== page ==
It has been an interesting spring and summer. Two unbeaten Pinellas PAL Stars rec league seasons. A lackluster tryout. A summer showcase. A pretty significant email. A fellow hockey dad helping out. And, now, we're a week away from the 2014-15 Central Florida Hockey League season, where Colin, now playing at the bantam A level, will suit up for the Tampa Bay Scorpions.
Actually, the "season" started last week, when the Scorpions, with only a single practice under their belts, posted a respectable 2-2 record in the Labor Day tournament. That photo above? Probably Colin's finest moment of the weekend. Playing on a penalty-kill unit, he beat a defender to the puck, sidestepped him, tried a wraparound, drew considerable interest and, finally, got sat upon to draw a whistle.
Over the summer, though, there were two big highlights.
Colin represented Team North Florida in the Hockey Night in Boston Summer Showcase tournament. Though he's not the most skilled player, the coach saw enough to add him to the roster. And while there were some folks and teammates who questioned his presence on the roster, he learned to take a check (getting rocked more than once), overcome the resulting and understandable timidity and, ultimately, earned a spot, as well as heightened expectations, on next year's squad.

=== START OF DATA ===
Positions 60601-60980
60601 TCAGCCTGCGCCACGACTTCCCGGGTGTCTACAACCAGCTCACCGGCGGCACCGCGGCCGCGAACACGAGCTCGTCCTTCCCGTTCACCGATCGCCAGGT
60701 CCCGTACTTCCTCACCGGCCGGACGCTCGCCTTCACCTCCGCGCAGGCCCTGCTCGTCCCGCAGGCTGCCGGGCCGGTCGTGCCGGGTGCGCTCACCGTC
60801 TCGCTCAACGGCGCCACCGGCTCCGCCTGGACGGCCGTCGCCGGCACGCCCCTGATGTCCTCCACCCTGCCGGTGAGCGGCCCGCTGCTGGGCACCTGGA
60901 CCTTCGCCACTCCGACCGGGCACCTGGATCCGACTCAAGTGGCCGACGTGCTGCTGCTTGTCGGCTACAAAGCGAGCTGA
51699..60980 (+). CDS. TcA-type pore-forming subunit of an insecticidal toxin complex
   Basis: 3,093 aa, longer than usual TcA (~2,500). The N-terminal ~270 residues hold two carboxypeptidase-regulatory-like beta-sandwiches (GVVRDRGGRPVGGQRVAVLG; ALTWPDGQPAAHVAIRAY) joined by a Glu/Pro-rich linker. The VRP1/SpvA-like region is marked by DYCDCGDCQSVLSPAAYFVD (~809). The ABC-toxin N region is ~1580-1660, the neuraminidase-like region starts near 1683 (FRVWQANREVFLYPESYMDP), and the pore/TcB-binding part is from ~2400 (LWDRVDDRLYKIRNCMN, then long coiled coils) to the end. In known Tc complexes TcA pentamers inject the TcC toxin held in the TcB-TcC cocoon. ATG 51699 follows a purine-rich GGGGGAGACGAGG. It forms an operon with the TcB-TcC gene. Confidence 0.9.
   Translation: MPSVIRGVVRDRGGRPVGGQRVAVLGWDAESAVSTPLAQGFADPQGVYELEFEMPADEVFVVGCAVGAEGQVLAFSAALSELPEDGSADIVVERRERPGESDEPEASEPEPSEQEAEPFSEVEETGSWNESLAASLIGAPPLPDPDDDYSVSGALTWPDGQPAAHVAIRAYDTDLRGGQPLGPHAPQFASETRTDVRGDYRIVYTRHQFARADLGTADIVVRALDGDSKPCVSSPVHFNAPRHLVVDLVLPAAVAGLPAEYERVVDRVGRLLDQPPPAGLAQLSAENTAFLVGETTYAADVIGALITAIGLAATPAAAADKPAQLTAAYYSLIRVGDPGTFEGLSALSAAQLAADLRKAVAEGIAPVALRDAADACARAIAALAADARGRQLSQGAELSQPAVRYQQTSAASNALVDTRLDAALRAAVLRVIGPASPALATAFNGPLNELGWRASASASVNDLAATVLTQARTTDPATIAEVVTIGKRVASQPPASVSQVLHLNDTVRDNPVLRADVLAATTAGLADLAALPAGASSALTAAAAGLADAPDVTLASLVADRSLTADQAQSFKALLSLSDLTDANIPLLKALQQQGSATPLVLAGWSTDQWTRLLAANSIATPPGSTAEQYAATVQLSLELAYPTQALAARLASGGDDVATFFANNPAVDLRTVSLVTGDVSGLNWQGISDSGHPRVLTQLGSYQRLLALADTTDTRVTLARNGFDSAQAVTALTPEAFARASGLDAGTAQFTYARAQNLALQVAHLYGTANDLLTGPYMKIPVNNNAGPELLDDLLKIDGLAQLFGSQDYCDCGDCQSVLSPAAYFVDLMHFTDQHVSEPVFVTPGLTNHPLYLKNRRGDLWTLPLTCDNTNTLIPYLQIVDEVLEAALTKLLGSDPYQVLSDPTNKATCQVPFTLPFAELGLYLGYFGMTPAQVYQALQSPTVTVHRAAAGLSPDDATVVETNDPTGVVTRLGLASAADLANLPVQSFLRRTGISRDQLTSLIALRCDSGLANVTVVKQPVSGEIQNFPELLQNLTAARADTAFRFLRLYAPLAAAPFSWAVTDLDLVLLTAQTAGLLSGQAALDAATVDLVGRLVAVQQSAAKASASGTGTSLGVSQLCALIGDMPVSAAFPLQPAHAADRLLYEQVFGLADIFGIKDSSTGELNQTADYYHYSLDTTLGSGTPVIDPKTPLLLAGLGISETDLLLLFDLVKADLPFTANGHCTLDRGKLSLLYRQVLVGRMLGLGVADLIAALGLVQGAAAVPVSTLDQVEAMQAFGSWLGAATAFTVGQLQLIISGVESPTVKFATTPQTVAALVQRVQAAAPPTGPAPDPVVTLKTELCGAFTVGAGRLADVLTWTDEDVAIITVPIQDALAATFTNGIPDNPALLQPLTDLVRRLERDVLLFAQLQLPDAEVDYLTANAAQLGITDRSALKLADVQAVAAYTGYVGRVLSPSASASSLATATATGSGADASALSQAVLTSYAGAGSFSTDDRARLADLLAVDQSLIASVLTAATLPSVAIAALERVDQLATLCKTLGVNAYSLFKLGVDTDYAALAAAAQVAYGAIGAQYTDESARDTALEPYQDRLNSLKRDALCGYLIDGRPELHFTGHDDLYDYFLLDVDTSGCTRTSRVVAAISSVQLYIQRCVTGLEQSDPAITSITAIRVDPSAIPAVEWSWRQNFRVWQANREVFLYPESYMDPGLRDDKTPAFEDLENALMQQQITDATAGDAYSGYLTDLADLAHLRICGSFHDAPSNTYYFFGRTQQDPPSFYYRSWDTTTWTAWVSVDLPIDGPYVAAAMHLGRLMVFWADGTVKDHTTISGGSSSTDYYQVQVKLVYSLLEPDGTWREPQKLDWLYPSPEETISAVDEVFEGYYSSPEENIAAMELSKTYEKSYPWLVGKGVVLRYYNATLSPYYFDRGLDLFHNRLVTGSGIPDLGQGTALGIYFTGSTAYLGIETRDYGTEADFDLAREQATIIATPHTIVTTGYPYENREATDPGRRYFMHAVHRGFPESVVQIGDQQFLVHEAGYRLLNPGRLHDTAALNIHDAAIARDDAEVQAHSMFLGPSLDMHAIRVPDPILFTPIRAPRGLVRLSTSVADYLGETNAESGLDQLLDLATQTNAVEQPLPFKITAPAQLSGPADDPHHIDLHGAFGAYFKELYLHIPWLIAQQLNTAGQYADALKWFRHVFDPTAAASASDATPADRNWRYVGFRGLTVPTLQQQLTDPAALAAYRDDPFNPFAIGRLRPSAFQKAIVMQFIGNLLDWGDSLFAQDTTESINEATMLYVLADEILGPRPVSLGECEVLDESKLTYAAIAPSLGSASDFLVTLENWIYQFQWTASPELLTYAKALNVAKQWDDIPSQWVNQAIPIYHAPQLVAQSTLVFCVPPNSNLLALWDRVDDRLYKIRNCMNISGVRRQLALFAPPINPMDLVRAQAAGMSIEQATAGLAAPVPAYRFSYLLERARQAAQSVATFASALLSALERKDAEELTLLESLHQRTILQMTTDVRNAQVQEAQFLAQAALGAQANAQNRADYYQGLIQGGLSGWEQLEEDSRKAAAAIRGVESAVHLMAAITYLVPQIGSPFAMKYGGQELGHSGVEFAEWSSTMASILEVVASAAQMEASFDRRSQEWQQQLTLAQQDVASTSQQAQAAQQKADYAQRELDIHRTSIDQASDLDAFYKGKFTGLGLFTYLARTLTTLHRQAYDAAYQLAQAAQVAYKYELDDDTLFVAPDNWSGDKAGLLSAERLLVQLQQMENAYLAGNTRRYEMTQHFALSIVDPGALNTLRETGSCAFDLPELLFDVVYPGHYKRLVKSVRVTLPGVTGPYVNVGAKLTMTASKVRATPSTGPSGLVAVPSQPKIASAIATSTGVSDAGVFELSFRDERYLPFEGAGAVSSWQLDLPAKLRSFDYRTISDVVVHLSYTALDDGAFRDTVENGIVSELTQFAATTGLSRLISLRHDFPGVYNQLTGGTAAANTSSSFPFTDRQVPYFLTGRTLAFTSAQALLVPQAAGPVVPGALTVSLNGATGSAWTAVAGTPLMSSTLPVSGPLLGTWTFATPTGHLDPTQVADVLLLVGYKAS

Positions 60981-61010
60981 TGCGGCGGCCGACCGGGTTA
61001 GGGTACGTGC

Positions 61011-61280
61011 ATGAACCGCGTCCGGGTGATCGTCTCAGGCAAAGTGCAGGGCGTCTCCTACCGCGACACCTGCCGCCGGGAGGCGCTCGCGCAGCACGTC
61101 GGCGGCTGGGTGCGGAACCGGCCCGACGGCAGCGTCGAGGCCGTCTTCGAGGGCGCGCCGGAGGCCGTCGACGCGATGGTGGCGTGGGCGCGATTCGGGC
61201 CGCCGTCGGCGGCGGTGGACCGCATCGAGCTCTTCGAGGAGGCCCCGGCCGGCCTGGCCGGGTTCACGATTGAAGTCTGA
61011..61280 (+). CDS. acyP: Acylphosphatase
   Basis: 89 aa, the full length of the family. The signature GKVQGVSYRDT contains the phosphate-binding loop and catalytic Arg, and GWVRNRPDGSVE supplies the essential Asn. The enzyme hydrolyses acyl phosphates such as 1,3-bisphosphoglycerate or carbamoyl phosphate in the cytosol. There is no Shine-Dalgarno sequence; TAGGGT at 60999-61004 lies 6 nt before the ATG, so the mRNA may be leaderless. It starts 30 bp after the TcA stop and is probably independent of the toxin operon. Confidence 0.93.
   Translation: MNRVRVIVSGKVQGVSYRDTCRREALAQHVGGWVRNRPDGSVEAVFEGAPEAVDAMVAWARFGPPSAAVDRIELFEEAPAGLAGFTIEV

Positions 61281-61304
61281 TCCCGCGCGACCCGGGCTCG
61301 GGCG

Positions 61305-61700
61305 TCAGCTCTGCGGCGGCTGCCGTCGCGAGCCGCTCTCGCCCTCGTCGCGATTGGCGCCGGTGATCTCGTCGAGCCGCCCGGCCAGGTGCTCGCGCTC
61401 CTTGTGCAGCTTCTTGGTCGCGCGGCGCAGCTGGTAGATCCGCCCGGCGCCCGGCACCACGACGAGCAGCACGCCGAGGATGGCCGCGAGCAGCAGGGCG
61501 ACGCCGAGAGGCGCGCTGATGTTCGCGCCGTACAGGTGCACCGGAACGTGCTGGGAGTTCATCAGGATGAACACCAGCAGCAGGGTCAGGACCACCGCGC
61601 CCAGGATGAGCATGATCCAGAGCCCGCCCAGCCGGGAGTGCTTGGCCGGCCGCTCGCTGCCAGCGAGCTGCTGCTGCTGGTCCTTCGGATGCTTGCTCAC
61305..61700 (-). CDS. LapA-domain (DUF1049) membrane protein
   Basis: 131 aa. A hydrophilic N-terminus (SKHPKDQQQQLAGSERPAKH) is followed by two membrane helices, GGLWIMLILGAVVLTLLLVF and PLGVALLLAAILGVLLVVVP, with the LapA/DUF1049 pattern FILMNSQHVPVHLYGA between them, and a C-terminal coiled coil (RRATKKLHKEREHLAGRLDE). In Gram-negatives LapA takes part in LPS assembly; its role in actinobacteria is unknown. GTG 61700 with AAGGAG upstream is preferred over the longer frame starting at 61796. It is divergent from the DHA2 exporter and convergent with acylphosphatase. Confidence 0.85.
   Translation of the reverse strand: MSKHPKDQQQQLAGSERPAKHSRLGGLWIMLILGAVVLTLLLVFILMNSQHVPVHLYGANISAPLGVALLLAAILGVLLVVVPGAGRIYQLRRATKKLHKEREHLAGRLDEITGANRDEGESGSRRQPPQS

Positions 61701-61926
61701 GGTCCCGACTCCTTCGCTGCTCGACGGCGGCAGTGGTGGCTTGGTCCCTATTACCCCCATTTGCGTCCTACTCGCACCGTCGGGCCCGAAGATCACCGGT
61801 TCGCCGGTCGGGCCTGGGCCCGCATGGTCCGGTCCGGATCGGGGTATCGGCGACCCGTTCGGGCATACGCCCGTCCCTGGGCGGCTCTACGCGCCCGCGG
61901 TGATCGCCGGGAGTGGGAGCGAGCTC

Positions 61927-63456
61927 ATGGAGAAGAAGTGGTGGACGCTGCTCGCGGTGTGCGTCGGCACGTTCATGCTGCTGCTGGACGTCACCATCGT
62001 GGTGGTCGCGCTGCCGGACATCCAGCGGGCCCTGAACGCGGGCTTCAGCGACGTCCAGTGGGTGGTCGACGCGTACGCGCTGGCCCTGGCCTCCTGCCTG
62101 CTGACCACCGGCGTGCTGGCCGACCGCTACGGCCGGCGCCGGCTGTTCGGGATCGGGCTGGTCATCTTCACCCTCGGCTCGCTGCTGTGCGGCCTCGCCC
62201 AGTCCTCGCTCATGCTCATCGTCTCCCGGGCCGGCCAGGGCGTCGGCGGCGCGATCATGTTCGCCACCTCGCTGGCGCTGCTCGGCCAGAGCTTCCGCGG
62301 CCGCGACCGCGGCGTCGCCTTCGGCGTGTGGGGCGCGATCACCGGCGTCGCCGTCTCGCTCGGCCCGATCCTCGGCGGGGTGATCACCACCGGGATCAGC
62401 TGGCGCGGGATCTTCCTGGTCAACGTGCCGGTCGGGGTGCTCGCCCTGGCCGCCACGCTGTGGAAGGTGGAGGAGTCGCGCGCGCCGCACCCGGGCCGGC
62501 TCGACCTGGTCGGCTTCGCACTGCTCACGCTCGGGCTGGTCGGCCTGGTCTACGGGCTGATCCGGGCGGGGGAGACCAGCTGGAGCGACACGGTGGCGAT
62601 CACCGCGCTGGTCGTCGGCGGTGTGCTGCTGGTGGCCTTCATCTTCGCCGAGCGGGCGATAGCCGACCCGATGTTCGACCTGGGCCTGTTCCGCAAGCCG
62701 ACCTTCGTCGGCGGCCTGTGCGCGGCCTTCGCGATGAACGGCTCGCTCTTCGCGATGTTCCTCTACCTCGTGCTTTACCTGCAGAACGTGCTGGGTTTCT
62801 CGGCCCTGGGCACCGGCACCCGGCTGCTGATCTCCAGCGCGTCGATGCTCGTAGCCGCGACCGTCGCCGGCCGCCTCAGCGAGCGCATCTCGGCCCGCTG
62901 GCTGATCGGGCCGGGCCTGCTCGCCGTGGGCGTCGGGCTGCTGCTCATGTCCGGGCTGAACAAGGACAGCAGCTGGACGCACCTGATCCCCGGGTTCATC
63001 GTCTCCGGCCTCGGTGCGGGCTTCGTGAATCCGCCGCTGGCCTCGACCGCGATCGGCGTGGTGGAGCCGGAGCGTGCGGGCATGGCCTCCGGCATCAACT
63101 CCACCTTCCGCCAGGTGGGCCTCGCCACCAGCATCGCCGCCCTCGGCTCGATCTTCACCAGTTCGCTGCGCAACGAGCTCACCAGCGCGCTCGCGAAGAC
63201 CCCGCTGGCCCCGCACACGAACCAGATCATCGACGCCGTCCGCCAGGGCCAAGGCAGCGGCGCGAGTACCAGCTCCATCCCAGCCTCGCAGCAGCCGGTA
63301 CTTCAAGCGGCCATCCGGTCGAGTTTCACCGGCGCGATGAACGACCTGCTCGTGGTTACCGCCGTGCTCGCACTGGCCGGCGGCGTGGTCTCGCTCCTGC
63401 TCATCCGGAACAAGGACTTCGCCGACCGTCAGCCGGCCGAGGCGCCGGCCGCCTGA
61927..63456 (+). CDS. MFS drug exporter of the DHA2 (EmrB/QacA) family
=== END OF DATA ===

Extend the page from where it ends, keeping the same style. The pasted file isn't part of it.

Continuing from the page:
The other highlight, which I'll remain very vague about until it becomes a reality, came in that email. Within it was an opportunity that carries with it a very important decision. Life-changing, if you ask me. All I can say now is that, should this happen, the reward of the investment of time, money and his efforts could be very, very handsome. We'll see what happens.
As for hounding, I'll do my best in the weeks ahead to close the books on the 2013-14 campaign. Looking ahead to the upcoming NHL season, we'll make morning-skate trips, as time allows, for a number of NHL teams. To this day, hounding remains a hobby, one that we're not ready just yet to give up.
As always, folks, I appreciate those of you who stop by to read my ramblings and accommodate my penchant for showing off autographs. Hopefully, we'll have some good stories to share in the months ahead.
I'll be in touch.
By the way, we're now on Instagram: cms37 and flahockeydad. Feel free to check them out.